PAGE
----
Tutorial: Writing a TCP server in Python
During the last 12 hours of the hackathon I decided to write a TCP server for an old project I want to finally finish. I decided to write it in Python, mostly because my friend Adam likes Python and Adam would inevitably be the one answering my questions when I got stuck. I should mention that prior to yesterday evening I knew nothing about socket programing. And I only had a vague idea of what threading was.
Since not everyone has friends like Adam, I’m writing up my findings in a tutorial.
Note: A bug in my CSS is causing the code blocks to show up extra wide. I’ll fix it once I’m back home from the hackathon
First, I’m going to assume you understand that this is not a tutorial about writing an HTTP server. Instead this server will take connections from clients and keep them open to pass data back and forth until one side decides to close the connection. By keeping the connection open we eliminate the need to constantly poll the server for updates.
Socket Programming HOWTO provides a broad overview of sockets and is a good starting place.
Python’s Socket Library
Luckily python has an easy to use library. Like other libraries, we import it with thusly:
from socket import *
Many of the socket methods you’ll use are pretty self explanatory:
socket.listen() – listens for incoming connections
socket.accept() – accepts an incoming connection
socket.recv() – returns incoming data as a string
socket.send() – sends data to client socket*
socket.close() – closes the socket
*in this context the ‘client socket’ can be on either the server or client side. When a client connects to a server, the server creates a new client socket on its end. The two clients, one on each end, communicate with each other while the server socket remains open for incoming connections. This becomes more clear as you work with socket connections.
Writing the server
First thing’s first, we need to establish our server socket:
##server.py from socket import * #import the socket library ##let's set up some constants HOST = '' #we are the host PORT = 29876 #arbitrary port not currently in use ADDR = (HOST,PORT) #we need a tuple for the address BUFSIZE = 4096 #reasonably sized buffer for data ## now we create a new socket object (serv) ## see the python docs for more information on the socket types/flags serv = socket( AF_INET,SOCK_STREAM) ##bind our socket to the address serv.bind((ADDR)) #the double parens are to create a tuple with one element serv.listen(5) #5 is the maximum number of queued connections we'll allow
So now we have a server that’s listening for a connection. Or at least we did until the script reached the end and terminated, but we’ll get to that in a bit. Let’s leave our server hanging and jump to our client software.
Creating the client
Start a new python script for the client. We’ll need many of the same constants from the server, but our host will be ‘localhost’. For now we’ll be running both the server and the client on the same machine.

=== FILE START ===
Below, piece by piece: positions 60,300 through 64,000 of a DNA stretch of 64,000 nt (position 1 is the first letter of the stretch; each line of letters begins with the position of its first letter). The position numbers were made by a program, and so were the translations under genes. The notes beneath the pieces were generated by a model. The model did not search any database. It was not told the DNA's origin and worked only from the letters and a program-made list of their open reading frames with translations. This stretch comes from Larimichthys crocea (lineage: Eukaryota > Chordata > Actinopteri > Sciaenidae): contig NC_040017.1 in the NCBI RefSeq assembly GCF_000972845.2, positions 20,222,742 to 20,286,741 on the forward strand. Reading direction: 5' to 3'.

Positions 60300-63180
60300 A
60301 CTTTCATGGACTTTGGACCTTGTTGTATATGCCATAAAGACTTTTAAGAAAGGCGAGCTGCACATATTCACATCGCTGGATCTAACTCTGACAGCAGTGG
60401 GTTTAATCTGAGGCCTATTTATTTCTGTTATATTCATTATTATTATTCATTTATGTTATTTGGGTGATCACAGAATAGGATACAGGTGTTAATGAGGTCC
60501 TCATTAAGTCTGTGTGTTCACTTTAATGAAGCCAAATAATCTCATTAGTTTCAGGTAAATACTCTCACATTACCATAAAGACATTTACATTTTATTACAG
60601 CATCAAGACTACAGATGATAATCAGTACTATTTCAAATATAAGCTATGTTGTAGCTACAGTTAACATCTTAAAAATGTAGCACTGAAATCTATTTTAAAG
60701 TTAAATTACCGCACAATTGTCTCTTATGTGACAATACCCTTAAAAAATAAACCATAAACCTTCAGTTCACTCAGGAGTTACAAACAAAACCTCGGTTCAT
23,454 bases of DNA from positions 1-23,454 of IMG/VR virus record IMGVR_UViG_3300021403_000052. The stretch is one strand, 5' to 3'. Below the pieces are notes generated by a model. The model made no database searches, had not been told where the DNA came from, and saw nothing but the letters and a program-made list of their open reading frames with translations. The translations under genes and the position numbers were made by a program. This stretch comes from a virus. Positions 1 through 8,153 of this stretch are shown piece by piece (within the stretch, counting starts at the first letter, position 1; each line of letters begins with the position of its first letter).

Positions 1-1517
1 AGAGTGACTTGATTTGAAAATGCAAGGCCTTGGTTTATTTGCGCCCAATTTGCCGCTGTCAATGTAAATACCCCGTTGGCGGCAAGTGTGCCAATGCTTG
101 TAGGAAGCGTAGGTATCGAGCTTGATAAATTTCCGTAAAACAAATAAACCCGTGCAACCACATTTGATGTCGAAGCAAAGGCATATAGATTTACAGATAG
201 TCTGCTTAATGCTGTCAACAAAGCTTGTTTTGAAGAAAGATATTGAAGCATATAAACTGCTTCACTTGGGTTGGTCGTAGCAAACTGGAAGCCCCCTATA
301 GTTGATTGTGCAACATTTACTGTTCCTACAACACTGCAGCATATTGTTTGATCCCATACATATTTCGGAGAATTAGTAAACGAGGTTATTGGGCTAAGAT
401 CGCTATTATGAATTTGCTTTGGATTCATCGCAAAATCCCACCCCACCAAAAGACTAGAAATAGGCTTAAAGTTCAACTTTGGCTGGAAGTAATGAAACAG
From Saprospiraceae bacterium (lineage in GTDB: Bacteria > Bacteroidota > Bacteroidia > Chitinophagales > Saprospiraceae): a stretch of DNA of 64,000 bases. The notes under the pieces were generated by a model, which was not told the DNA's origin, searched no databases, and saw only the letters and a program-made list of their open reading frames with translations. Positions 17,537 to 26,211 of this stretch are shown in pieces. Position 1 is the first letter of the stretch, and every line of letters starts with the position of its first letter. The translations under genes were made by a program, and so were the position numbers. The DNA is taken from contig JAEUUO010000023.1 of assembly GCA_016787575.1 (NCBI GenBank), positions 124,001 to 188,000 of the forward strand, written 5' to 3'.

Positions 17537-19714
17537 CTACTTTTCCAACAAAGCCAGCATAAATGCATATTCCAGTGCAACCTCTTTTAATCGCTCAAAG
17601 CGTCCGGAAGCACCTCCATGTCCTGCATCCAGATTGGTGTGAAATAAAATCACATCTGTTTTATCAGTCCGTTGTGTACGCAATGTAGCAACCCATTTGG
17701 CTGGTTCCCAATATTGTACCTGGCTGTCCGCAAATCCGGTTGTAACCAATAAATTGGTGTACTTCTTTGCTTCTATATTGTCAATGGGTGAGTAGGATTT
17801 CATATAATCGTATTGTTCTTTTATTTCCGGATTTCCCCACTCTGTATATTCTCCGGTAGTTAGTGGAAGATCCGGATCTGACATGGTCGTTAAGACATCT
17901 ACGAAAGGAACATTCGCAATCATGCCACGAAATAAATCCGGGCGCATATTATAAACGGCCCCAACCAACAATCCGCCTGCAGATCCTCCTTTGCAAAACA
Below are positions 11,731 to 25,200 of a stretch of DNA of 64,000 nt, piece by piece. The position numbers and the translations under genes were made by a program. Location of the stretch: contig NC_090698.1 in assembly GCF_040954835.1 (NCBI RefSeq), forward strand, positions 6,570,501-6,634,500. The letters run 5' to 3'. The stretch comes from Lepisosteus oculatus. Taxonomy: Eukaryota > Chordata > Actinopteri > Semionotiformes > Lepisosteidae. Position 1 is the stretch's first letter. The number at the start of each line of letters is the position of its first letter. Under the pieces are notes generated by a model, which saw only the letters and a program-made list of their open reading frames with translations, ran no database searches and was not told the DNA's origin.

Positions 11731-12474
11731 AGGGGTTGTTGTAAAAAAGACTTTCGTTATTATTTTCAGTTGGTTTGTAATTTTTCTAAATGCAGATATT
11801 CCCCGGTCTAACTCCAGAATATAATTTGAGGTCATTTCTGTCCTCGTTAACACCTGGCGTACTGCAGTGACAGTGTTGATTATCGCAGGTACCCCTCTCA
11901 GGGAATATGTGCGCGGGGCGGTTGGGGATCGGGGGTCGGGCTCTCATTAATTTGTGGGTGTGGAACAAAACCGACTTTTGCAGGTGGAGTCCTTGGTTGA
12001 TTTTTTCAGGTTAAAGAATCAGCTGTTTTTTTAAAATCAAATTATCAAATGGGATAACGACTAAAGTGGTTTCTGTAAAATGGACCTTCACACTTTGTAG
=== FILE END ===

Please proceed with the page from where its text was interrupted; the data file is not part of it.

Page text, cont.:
##client.py from socket import * HOST = 'localhost' PORT = 29876 #our port from before ADDR = (HOST,PORT) BUFSIZE = 4096 cli = socket( AF_INET,SOCK_STREAM) cli.connect((ADDR))
Notice that we’re creating another socket object on this end but instead of binding and listening, we’re using the
connect() method to connect to our server.
So what happens if we run our server and then run our client? Well, not much. While our server starts to listen, it then hits the end of the script. We need it to instead wait until it accepts a connection and then do something with that connection.
socket.accept() does just that, and returns two things: a new client socket and the address bound to the socket on the other end. Once we have that, we can send data!
Continuing on server.py:
serv = socket( AF_INET,SOCK_STREAM) ##bind our socket to the address serv.bind((ADDR)) #the double parens are to create a tuple with one element serv.listen(5) #5 is the maximum number of queued connections we'll allow print 'listening...' conn,addr = serv.accept() #accept the connection print '...connected!' conn.send('TEST') conn.close()
The last step is to jump back over to our client and tell our client to expect to receive data:
cli = socket( AF_INET,SOCK_STREAM) cli.connect((ADDR)) data = cli.recv(BUFSIZE) print data cli.close()
Now when you run your server it will wait until a client connects. Once you run your client it will connect and receive a short message (the word “TEST” in this case) and print it to the screen. If you wanted to you could have the client send a response, using the same
recv() methods (but reversed).
Make sure you
close() your connections when you’re done using them. If you don’t close things nicely they have a nasty habit of staying bound/connected until you forcibly kill the python process. This can be a real pain when you’re debugging.
By itself this isn’t particularly useful, especially considering we can only handle one connection at a time and exit once it’s closed. By adding a few while loops and some threading we can make this into something much more valuable. As it is, I’m pretty wiped from the hackathon, so the threading tutorial will have to wait until another day.